You can’t expect to play like Jimi Hendrix on day one or even within the first months of learning to play the guitar. You’ll have trouble attempting to play a complex song when starting out. In fact, you’ll make a lot more progress if you keep it simple in the beginning and learn the basics.

Learn about the guitar, its parts, care and maintenance. Learn how to properly hold the guitar when playing standing or seated. Learn about guitar chords, scales and harmonics. Learn how to read music.

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All these things may seem boring in the beginning, but they will be invaluable as you progress.

4. Consistent Practice is Key

You’ve probably heard that it takes 10,000 hours of practice to perfect a skill. The point is consistent and frequent practice is vital to improving your skills in guitar playing. Practice the skills you learn in lessons consistently.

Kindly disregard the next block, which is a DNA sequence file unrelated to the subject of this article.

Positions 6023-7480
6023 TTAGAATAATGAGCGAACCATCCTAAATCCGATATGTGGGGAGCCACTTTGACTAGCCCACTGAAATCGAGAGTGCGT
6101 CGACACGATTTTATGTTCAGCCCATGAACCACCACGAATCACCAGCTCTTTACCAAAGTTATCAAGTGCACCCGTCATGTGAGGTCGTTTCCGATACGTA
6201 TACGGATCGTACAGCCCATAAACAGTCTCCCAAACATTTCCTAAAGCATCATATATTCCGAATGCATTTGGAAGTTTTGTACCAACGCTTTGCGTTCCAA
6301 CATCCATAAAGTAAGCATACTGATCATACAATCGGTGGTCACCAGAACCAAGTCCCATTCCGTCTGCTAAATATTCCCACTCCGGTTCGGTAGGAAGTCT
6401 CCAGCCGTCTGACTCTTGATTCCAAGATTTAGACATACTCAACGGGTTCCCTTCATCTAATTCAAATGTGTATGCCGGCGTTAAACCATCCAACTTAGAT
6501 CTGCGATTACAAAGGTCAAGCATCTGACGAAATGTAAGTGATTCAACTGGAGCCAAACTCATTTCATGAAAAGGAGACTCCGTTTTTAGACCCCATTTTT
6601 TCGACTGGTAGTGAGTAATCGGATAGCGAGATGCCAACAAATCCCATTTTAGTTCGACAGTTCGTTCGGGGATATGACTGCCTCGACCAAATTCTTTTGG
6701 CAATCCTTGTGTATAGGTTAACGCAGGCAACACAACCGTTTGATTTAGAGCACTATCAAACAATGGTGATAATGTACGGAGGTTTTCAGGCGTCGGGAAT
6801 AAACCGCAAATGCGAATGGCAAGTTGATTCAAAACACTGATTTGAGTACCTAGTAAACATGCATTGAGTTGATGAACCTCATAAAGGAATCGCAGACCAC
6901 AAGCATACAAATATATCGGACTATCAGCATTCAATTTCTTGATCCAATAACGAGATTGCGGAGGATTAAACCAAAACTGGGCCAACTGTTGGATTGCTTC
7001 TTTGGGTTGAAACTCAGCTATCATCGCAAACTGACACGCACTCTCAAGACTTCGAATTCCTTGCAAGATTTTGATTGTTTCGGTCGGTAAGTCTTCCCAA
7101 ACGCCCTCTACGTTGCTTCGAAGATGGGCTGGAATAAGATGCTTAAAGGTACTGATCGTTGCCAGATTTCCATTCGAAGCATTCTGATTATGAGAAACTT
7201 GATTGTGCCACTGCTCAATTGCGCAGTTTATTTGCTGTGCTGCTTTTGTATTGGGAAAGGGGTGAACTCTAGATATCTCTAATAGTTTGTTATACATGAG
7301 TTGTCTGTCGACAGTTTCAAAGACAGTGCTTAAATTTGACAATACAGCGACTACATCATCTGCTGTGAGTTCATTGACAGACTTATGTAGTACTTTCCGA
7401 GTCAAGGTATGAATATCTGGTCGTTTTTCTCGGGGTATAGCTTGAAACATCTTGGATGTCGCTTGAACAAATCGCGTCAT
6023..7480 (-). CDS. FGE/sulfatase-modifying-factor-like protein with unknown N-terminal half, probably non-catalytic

Be careful however, to avoid burnout. Schedule an hour three or four times a week in addition to your lessons to practice. This will help you avoid overtraining and provide you with adequate time to practice.

5. Enjoy the Journey

The most important thing is to enjoy the journey. Enjoy playing the guitar no matter how bad you sound at the beginning. Don’t be stressed by the information and advice others give you. Play what you enjoy and try out new techniques and ideas. Have fun with it.

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Last Updated on March 13, 2019

How to Get out of a Rut: 12 Useful Ways to Get Unstuck

How to Get out of a Rut: 12 Useful Ways to Get Unstuck

Have you gotten into a rut before? Or are you in a rut right now?